Data Model: Basic Building Blocks

Database Systems Design, Implementation, and Management, 6e
Chapter 2: Data Models

ISBN: 061921323X Author: Peter Rob, Carlos M. Coronel
copyright © 2005 Course Technology

2.2 Data Model Basic Building Blocks

The basic building blocks of all data models are entities, attributes, and relationships. An entity is anything, such as a person, place, thing, or event, about which data are to be collected and stored. Entities may be physical objects such as customers or products. But entities may also be abstractions such as flight routes or musical concerts.

An attribute is a characteristic of an entity. For example, a CUSTOMER entity would be described by attributes such as customer last name, customer first name, customer phone, customer address, and customer credit limit. The attributes are the equivalent of fields in file systems.

A relationship describes an association among (two or more) entities. For example, there is a relationship between customers and agents that may be described as “an agent can serve many customers and eachcustomer may be served by one agent. Data models use three types of relationships: one-to-many, many-to-many, and one-to-one. Database designers usually use the shorthand notations 1:M, M:N, and 1:1 for them, respectively. (Although the M:N notation is a standard label for the many-to-many relationship, the label M:M may also be used.) The following examples illustrate the distinctions among the three.

1. One-to-many (1:M) relationship. A painter paints many different paintings, but each one of them is painted by only one painter. Thus the painter (the “one”) is related to the paintings (the “many”). Therefore, database designers label the relationship “PAINTER paints PAINTING” as 1:M. Similarly, a customer (the “one”) might generate many invoices, but each invoice (the “many”) is generated by only a single customer. The “CUSTOMER generates INVOICE” relationship would also be labeled 1:M.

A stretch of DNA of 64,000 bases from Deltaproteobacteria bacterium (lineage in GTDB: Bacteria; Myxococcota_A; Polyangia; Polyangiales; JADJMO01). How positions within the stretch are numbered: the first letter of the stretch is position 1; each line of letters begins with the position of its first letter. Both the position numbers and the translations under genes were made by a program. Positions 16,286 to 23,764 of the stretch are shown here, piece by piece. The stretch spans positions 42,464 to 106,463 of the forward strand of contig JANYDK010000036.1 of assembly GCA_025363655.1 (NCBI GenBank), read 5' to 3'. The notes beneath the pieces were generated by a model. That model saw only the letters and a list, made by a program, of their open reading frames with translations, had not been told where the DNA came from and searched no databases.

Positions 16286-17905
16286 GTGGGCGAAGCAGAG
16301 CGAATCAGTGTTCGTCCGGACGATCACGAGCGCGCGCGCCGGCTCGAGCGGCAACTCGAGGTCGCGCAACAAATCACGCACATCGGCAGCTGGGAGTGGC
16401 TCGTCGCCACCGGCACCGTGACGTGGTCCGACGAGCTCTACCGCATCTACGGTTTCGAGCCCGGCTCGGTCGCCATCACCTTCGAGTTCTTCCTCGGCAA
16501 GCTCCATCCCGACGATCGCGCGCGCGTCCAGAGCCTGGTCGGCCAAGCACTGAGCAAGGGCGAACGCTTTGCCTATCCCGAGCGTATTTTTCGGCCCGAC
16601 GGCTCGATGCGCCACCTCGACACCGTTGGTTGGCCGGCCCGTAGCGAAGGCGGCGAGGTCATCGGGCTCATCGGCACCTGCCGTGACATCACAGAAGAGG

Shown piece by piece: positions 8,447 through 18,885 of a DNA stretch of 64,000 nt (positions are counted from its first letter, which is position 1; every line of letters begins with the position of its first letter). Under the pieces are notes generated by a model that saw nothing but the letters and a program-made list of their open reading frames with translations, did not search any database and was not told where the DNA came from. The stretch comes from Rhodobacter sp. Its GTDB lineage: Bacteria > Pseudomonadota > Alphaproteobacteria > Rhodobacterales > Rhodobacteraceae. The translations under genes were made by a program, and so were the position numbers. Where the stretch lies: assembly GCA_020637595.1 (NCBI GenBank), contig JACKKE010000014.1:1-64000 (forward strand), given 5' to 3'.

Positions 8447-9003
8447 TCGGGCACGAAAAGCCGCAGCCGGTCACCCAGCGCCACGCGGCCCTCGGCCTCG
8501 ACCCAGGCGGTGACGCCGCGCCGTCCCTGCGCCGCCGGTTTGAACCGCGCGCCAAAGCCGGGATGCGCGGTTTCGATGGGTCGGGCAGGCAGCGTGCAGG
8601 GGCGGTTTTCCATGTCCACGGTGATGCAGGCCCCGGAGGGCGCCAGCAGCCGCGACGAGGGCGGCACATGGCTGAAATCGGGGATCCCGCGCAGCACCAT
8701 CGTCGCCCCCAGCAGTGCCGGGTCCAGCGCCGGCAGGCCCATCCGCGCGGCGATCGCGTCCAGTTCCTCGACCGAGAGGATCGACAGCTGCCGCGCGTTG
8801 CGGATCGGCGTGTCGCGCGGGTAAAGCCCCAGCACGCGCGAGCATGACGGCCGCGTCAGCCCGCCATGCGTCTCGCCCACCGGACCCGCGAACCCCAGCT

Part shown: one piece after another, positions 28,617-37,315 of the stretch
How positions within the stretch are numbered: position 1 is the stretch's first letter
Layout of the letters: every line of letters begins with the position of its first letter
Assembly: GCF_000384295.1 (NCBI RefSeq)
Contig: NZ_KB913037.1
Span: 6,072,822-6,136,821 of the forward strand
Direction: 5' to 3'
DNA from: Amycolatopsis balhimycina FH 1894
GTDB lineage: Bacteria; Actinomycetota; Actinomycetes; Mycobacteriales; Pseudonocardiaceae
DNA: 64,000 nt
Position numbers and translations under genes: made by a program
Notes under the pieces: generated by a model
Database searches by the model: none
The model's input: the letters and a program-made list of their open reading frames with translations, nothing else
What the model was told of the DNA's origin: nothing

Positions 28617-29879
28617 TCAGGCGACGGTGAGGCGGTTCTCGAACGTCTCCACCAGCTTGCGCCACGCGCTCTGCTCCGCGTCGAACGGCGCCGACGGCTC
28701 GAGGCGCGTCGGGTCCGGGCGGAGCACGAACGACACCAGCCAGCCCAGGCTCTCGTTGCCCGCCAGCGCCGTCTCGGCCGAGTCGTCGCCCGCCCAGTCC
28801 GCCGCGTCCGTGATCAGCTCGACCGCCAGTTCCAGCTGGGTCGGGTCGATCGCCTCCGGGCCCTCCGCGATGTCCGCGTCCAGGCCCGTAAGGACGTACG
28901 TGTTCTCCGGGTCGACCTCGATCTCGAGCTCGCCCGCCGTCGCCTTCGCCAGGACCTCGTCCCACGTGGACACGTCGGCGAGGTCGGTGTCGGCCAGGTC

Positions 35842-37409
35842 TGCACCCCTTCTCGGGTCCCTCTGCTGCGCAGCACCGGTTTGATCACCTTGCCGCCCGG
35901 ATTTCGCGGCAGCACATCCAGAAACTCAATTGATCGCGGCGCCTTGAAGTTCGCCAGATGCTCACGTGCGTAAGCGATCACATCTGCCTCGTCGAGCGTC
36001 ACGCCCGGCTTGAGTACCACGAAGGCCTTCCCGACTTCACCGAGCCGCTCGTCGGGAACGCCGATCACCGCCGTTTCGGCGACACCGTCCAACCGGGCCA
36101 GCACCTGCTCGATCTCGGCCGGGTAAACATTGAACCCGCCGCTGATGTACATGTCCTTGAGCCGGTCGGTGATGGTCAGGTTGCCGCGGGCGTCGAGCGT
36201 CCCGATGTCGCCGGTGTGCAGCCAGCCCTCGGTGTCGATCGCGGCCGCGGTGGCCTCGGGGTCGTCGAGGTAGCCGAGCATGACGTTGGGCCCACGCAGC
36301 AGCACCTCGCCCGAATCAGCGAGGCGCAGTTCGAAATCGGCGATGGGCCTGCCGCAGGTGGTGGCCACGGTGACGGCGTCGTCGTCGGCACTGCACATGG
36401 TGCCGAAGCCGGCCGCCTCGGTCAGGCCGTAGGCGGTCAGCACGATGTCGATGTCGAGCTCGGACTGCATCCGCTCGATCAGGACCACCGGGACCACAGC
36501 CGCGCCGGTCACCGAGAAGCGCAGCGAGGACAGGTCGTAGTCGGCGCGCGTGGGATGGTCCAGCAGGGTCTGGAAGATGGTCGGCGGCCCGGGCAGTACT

2. Many-to-many (M:N or M:M) relationship. An employee might learn many job skills, and each job skill might be learned by many employees. Database designers label the relationship “EMPLOYEE learns SKILL” as M:N. Similarly, a student can take many classes, and each class can be taken by many students, thus yielding the M:N relationship label for the relationship expressed by “STUDENT takes CLASS.”
3. One-to-one (1:1) relationship. A retail company’s management structure may require that each one of its stores be managed by a single employee. In turn, each store manager—who is an employee—only manages a single store. Therefore, the relationship “EMPLOYEE manages STORE” is labeled 1:1.

Note that in the preceding discussion of relationships we have identified each relationship in both directions. That is:

1. One CUSTOMER can generate many INVOICEs.
2. Each of the many INVOICEs is generated by only one CUSTOMER.

In the next section you will learn the importance of properly identifying the nature and type of relationships.

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